- Laura Canseco
white privilege and power: kpop
in middle school, i wanted to be white. i didn’t accept being Asian because i never felt comfortable expressing my own asianness at school. the judgement I felt at school for doing something even remotely different and un-white made me distance myself from my own identity as a half-filipino, half-korean american. i wanted to be accepted, so i tried to act white.
music was one aspect of my “whitewashing” journey. in lower school, i listened to the OG kpop: 2ne1, big bang, and dbsk (the golden age of kpop). in middle school, i slowly started to distance myself away from kpop until i completely stopped listening to it altogether. i turned towards “Show Me” by Kid Ink and “2 On” by Tinashe. i stopped listening to korean music because i just wanted others to see me as normal and not “weird.” i was so sick of feeling judged by my classmates for being “too Asian,” so i completely cut myself off from one of my strongest connections to the korean culture.
however, everything changed last spring. in 2018, kpop hit the American Billboard chart HARD. all of a sudden, white people started listening to it and liking it. i will never forget when i saw BTS’ song with Desiigner “MIC DROP” on Spotify’s Today’s Top Hits playlist. i was proud that Korean music has started to spread globally, but something bothered me inside.
the fact that white people had the sole power to make something i felt ashamed of earlier into a popular trend bothered me. it didn’t seem fair to me that the people who mocked Asians for their culture had the privilege of making Asian culture cool all of a sudden. more importantly, some white people are still oblivious to this privilege. some people were acting like they were setting the coolest trend by stanning kpop. i felt betrayed. i felt like i shut myself off from Korean music for nothing. to make matters worse, “koreaboo” memes started appearing on my instagram feed. a “koreaboo” is a non-Korean person who fetishizes Korean culture to the extent of desiring to act and look Korean (i can talk about how my Asian features undermined my self-acceptance and confidence FOR A LONG TIME, but i will save that for another time). the whole situation angered me to the point where i had an extreme “us vs. them” mentality for the rest of the school year.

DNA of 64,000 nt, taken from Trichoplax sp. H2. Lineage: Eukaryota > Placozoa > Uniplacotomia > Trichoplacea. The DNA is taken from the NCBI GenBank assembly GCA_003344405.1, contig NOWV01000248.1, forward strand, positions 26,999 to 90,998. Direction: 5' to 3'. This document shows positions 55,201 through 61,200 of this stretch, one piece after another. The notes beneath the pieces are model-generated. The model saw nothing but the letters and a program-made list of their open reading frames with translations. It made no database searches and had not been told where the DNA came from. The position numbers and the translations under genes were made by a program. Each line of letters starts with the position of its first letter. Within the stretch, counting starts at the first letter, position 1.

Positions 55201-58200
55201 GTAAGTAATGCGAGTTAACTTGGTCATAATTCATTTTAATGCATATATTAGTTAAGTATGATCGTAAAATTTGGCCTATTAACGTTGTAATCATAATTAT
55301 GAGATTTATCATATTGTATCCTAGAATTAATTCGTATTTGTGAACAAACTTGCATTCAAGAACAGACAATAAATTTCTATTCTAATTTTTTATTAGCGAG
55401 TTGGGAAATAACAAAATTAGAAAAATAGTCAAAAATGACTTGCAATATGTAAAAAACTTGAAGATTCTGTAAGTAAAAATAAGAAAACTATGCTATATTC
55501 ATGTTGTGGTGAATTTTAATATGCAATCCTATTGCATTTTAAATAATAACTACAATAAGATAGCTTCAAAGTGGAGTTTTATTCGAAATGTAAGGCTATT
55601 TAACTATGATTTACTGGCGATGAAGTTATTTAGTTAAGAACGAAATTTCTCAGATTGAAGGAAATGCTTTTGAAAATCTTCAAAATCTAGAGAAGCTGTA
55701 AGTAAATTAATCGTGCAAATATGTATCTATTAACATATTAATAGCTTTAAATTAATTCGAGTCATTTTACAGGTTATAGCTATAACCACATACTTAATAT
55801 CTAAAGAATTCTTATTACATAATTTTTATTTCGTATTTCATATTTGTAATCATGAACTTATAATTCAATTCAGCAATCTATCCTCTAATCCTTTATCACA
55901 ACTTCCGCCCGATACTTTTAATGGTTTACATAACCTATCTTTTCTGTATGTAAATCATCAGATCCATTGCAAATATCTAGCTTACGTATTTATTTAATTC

some white people need to recognize the power and privilege they have in a myriad of aspects, including music. you can’t pick and choose parts of a culture and act like it’s your own. i want the toxic stereotypes and stigmas around Asian cultures to disappear. They only harm Asians and condition them to lower their self worth. just the other day, my classmate Zada brought up a point about the intense stigma around Japanese anime, which i am guilty of contributing to.
through a taxing personal journey, my “whitewashing” experience ended in freshman year. i finally felt comfortable expressing at least some aspects of my Asian heritage at Holton. over time, i’ve grown to become proud of my identity. part of the reason i chose to run Asia club with Su Shen is because i don’t want the younger Asian students to feel forced to select and erase parts of their Asian identity to fit in at Holton and society. all in all, observation of the stigma around kpop over the years taught me how to react to and position myself amidst the game of power dynamics and white privilege.